On February 3, 2011, M.C. Hammer appeared on The Oprah Winfrey Show premiering the track "See Her Face" via Flipboard. It was the first time Flipboard included music in the application.
Hammer was a popular web mogul and activist, becoming involved in several Internet projects (including TechCrunch40 conferences). In 2007, Hammer was co-founder and chief strategy officer of Menlo Park-based (Silicon Valley) DanceJam.com along with Geoffrey Arone. The community site (valued at $4.5 million) was exclusively dedicated to dancing video competitions, techniques and styles which Hammer sometimes judged or rated. After receiving $4.5 million in total equity funding, the site closed on January 1, 2011.
Hammer appeared on The Oprah Winfrey Show in February 2011 to discuss his tech-media-mogul status, as well as his creation, demonstration and consulting of social applications/sites/media (such as having an involvement with the Internet since 1994 including YouTube and Twitter), and devices such as iPad and ZAGGmate. He also explained how employing/helping so many people in the past never really caused him to be broke in terms of the average person, as the media made it seem, nor would he have changed any experiences that has led him to where he is today. During the "Whatever Happened to M.C. Hammer" episode, he discussed his current home, family and work life as well.
In October 2011, Hammer announced a new internet venture called WireDoo - a "deep search engine" that planned to compete with the major search engines including Google and Bing. With the motto, "Search once and see what's related", Hammer's team planned to eventually open up the site to a select number of beta testers. Wiredoo failed, having never left beta testing, and officially went offline in early 2012.
On November 21, 2011, the U.S. government filed a lawsuit in Federal District Court in California against Hammer to obtain a court judgment on his unpaid taxes for years 1996 and 1997. In December 2011, this litigation was reported in the media. Hammer owed $779,585 in back taxes from his earnings dating back to 1996–1997 - during the years Hammer was believed to be facing his worst financial problems. After years of public and media ridicule regarding his financial problem, Hammer tried to assure fans and "naysayers" via Twitter, claiming that he had proof he had already taken care of his debt with the IRS. "700k … Don't get too excited .. I paid them already and kept my receipt. Stamped by a US Federal Judge", Hammer tweeted from his account @MCHammer. However, the District Court ruled against Hammer. He appealed but, on December 17, 2015, the United States Court of Appeals for the Ninth Circuit rejected Hammer's argument that because the government had not listed those taxes in the government's proof of claim filed with the Bankruptcy Court, the government should be stopped from collecting the taxes. According to a 2017 episode of the Reelz TV series Broke & Famous, the situation was eventually resolved. As of the making of the aforementioned Broke & Famous episode, Hammer had a reported net worth of $1.5 million.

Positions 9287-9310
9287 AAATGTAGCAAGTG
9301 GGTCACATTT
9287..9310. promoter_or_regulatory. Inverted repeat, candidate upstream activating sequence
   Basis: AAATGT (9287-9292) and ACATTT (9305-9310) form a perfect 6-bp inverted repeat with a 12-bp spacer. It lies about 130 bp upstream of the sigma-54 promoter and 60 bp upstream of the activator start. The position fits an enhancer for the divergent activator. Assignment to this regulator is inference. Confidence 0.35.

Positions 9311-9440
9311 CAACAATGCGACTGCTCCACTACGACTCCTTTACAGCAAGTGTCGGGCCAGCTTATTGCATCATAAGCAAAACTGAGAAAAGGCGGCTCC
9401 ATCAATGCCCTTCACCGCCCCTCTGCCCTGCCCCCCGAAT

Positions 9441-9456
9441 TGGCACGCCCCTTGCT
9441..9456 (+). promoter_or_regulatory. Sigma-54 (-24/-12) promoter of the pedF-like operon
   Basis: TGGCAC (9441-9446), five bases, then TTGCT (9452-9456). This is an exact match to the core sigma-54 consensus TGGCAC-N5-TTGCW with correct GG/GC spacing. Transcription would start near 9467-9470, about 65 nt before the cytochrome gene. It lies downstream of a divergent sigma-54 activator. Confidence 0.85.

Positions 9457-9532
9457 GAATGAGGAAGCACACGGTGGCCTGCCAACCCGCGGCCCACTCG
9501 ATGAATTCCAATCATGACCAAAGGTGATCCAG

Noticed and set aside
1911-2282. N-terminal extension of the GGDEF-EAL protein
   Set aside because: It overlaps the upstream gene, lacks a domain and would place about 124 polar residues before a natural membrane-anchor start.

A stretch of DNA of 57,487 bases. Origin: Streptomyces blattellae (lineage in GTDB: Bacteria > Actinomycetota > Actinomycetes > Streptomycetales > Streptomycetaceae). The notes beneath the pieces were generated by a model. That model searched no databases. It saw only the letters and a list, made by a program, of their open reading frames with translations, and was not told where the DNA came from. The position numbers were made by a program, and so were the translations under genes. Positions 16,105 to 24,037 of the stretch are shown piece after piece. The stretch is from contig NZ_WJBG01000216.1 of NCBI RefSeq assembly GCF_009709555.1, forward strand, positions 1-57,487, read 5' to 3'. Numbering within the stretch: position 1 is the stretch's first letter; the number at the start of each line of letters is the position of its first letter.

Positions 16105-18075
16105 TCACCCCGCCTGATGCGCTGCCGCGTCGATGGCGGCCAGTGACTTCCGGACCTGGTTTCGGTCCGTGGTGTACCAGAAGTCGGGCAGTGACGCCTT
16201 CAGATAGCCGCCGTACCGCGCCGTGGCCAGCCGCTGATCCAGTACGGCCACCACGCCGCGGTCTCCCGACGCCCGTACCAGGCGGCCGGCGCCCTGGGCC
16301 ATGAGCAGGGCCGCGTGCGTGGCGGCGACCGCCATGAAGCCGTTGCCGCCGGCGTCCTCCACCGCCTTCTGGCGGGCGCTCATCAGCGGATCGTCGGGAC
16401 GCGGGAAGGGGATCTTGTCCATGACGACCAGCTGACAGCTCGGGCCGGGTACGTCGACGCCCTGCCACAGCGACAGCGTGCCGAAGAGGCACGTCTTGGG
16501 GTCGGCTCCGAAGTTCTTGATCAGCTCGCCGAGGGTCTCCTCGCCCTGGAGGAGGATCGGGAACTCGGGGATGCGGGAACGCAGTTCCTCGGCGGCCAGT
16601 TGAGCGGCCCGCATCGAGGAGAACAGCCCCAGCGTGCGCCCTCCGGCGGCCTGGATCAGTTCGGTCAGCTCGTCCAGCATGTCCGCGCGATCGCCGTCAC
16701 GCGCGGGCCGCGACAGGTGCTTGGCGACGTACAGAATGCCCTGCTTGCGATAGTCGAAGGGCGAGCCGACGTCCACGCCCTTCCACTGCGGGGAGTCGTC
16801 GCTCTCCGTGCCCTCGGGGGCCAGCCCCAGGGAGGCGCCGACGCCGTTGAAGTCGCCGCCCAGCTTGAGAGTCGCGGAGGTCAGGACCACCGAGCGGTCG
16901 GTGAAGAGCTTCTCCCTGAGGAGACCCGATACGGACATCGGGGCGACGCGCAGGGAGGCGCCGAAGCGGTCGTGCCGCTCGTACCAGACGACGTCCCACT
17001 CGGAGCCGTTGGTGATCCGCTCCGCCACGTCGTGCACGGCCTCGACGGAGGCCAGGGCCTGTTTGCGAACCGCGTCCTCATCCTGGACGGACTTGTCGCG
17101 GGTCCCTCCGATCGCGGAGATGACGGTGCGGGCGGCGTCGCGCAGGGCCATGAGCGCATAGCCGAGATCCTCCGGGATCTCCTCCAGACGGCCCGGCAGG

With over 2.6 million Twitter followers in 2010, his contribution to social media and as a co-founder of his own Internet businesses (such as DanceJam.com), Hammer was announced as the recipient of the first Gravity Summit Social Media Marketer of the Year Award. The award was presented to him at the 3rd Annual Gravity Summit on February 22, 2011 at the UCLA Covel Commons.
M.C. Hammer promised to release a track (expected on October 31, 2010) responding to a song by Kanye West featuring Jay-Z which attacked him. On the "So Appalled" track, which features Swizz Beatz and RZA, Jay-Z raps a verse targeting Hammer about his financial dilemma in the 1990s. On it Jay says: 'Hammer went broke so you know I'm more focused / I lost 30 mil' so I spent another 30 / 'Cause unlike Hammer 30 million can't hurt me'. Hammer addressed his displeasure about the diss on Twitter, claiming he will react to Jay-Z on Halloween.